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Tramping Lake church celebrates centennial

St. Michael's Catholic Church hosted a celebration June 1.

TRAMPING LAKE — Tramping Lake expanded its population for one weekend when the community and visitors gather to celebrate the 100th anniversary of St. Michael’s Catholic Church in the village.

June 11 the church held a 100th anniversary mass at 4 p.m. followed by a short program and catered supper at the Tramping Lake Community Hall.

Just over 200 were in attendance at the mass officiated by Bishop Mark Hagemoen, Saskatoon; Monsignor Ray Senger, Saskatoon (raised in Tramping Lake); Father Greg Roth, Tramping Lake/Unity; Father Ed Gibney, Biggar; and Father Santhosh Thekkekulam from Wilkie.

Event organizers say people gathering from near and far stating that the farthest travellers for the event came from Regina, Edmonton and Calgary.

It bears noting that although the celebration was focused on the 100th anniversary of the church located in Tramping Lake, the parish itself was started 16 years earlier.

The historic building was constructed in 1922 and has been renovated and updated since then. In 1949, the church’s steeple was completed as well as a new heating system evolved from the wood stove and the exterior got a coat of white stucco. In 1950, a huge marble altar was erected, standing 22 feet high and 11 feet wide, costing $4,300.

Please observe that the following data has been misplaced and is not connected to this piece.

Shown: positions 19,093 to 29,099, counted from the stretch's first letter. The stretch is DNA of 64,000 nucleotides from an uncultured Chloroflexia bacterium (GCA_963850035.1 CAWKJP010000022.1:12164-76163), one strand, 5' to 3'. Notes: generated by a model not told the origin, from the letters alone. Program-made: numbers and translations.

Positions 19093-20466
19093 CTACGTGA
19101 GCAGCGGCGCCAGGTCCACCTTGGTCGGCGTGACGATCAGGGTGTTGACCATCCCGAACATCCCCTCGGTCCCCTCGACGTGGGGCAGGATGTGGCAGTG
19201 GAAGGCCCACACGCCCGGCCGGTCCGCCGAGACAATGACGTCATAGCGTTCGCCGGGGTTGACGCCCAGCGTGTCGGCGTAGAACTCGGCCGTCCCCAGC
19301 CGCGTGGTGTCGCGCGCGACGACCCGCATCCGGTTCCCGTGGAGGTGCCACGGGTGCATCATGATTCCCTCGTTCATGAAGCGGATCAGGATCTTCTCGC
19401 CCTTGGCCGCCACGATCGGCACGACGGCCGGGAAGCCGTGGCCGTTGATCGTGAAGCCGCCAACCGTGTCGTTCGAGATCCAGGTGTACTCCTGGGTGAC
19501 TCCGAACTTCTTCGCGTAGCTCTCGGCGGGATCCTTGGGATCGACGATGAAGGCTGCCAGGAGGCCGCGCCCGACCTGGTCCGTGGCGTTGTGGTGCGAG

In 1970, the church needed exterior repairs and local high school boys, Paul and Dale Elder and Jerome Hoffart were hired to tar and paint the outside of the steeple and cross above it. They used only ropes for safety and were paid $400 to split among them.

Also in 1970, the 14, life-size stations of the cross arrived from Winnipeg, weighing 125 pounds each.

Parishioners said many sisters came from the Tramping Lake area as well as two priests were ordained there, Faither Louis Hoffart and Father Raymond Senger. The choir was known far and wide and initially it was composed of all men, with many songs sung in German. People still talk about “O Jesu lien” and “Stille Nacht” with soloist Dennis Brandle.

Interior work includes many hours of labour as benches, statues and fixtures have to be removed. Everything needs to be vacuumed, dusted and washed.

Those who remain stay diligent in church's care and activity

“There are only a few of us left to attend St. Michael’s and look after it from 20 church families.  We are incredibly grateful to those who still contribute but no longer live here. It would be hard for us to continue without this help, but we will continue to try to keep St. Michael’s alive as long as we possibly can,” says community member, parishioner and one of the celebration organizers, Rose Simon.

Simon, says, “This church has been a gathering place for residents for a lot of years. We still hold services on Wednesdays and Sundays of each week, and in fact, there was a wedding held here in December of 2021. There has been a wedding held here every souple of years or so."